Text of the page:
A number of new photographs from the Benson Museum of Local History have been uploaded to DigitalNC. These photos feature some of the prominent citizens of Benson, North Carolina, as well as everyday activities and life. Viewers who have been keeping up with the photographs provided by the Benson Museum of Local History will find some familiar surnames, such as McLamb, Parrish, Woodall, and Whittington, as well as some new faces.
Sutton and Phoebe Lee Holmes
This batch of photos also contains a few individuals who might be called local heroes. One man, Stephen O’Neal, was a wealthy businessman and donated land for Benson’s First Baptist Church. Another is an obituary for Bruce McLamb, who died in action in France during World War II.
Also included in this batch is a number of drawings from a book published by the Eastern Carolina Chamber of Commerce. These drawings feature Benson men who were members of the Chamber and prominent in the financial and political life of town. In addition to the drawings of the men themselves, there are cartoons depicting some of their activities and business ventures as well as a short biography.
John W. Parrish
All photos provided by the Benson Museum of Local History can be viewed here. For more information about older batches, see our previous blog posts from June and September, and for more information about the museum itself and their collections, visit their contributor page or their website.
5 Scrapbooks, several fliers, a local mill’s employee newspaper, and an assortment of news clippings from the Rockingham County Public Library are the latest additions to the collaborative Rockingham County Legacy project.
Birthdays were a pervasive theme among some of DigitalNC’s new additions from the Rockingham County Public Library. The Welcome to Madison Rockingham County – Wagon Train Scrapbook documents the festivities for the town’s 150th Birthday, including parades, dances, and competitions. Perhaps one of the more interesting competitions was the “Beards of the Week,” featured in the back pages of the scrapbook. Sesquicentennial activities had Madison reliving earlier days, as the clippings demonstrate costumes from several different decades. The most popular period covered in the scrapbook appears to be the early 19th century, with men, women, and children all looking the part in articles from the Madison Messenger. The Madison Sesquicentennial Celebration  folder also features fliers, brochures, and order forms for the different events during the celebration. However, the town of Madison was not the only community celebrating. The congregation of Bethel A.M.E. Church, Reidsville, N.C. documented their Centennial Celebration with a booklet, as well. Speedwell Presbyterian Church and Some Rockingham County Churches are sets of newspaper clippings that document several other churches’ birthdays, anniversaries, and moments.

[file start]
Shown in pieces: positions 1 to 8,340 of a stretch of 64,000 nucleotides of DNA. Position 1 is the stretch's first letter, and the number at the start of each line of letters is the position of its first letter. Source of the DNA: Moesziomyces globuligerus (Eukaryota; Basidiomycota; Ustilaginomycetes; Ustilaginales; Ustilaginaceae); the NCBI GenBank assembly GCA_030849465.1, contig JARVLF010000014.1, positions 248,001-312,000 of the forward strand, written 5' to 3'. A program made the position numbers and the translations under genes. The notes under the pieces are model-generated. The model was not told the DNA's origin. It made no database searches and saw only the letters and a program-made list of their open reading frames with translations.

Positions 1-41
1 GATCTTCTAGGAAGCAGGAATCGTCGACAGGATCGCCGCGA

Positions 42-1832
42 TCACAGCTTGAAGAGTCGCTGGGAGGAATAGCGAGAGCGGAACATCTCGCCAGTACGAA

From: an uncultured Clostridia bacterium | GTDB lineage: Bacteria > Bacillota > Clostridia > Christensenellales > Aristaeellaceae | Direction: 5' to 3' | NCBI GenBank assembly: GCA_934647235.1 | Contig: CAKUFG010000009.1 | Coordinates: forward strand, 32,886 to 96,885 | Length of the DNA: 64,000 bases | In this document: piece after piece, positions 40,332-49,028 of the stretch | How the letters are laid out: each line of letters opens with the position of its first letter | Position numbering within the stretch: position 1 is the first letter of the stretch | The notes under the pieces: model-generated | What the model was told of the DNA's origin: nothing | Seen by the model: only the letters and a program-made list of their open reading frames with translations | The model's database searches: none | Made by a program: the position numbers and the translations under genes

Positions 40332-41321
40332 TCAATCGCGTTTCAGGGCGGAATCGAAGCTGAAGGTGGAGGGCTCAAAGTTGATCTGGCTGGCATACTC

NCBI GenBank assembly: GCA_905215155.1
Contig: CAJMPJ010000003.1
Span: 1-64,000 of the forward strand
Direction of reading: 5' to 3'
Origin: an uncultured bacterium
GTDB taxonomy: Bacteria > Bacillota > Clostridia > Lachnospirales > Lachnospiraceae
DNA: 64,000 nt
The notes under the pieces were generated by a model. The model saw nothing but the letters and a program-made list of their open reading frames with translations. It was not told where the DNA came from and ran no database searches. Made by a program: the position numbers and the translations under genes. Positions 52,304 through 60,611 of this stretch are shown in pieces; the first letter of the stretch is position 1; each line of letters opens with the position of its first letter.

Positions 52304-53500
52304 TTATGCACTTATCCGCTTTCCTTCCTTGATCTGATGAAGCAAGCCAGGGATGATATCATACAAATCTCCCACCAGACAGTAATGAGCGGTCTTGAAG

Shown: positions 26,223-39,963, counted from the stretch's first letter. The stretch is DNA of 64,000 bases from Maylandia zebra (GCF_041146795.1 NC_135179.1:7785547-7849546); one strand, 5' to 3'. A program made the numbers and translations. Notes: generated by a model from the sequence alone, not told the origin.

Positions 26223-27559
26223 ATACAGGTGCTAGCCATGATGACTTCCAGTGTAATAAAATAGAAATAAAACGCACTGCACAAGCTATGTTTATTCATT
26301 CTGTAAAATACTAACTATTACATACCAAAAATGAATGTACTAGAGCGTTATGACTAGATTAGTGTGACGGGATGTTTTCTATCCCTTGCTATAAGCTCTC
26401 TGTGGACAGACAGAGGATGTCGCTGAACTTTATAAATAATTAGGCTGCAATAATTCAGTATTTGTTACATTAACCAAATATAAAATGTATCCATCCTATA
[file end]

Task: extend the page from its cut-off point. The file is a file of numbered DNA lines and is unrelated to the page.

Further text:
Madison Public Library, Page 42
The Madison Public Library Scrapbook documents the successes and trials of several library branches in Rockingham County during the 1950’s. While Madison Public Library experienced growth, both in the collection and in numbers of users, it also faced budgetary and resources constraints.
Rockingham County People Vol. I, Page 34.
Rockingham County People, Volumes I-III, could serve as an interesting research tool to those seeking genealogical research about members of the Rockingham County community. The scrapbooks, sorted alphabetically, feature profiles of people who once resided in the county. Some profiles document the daily lives of everyone from church leaders to stay-at-home mothers, while others highlight the interesting and important accomplishments of people that represent the county. One such example is the story of newspaper editor, Horace Carter, who waged a print war against the Ku Klux Klan during the 1950’s. Carter attacked the Klan through his paper and aided the FBI and SBI in undercover work. He eventually won several awards including the Pulitzer Prize.
To see any of the items featured here in full, along with the entire collection, visit the Rockingham County Legacy exhibit page. For more information about the Rockingham County Public Library and their materials, visit their contributor page on DigitalNC or their website.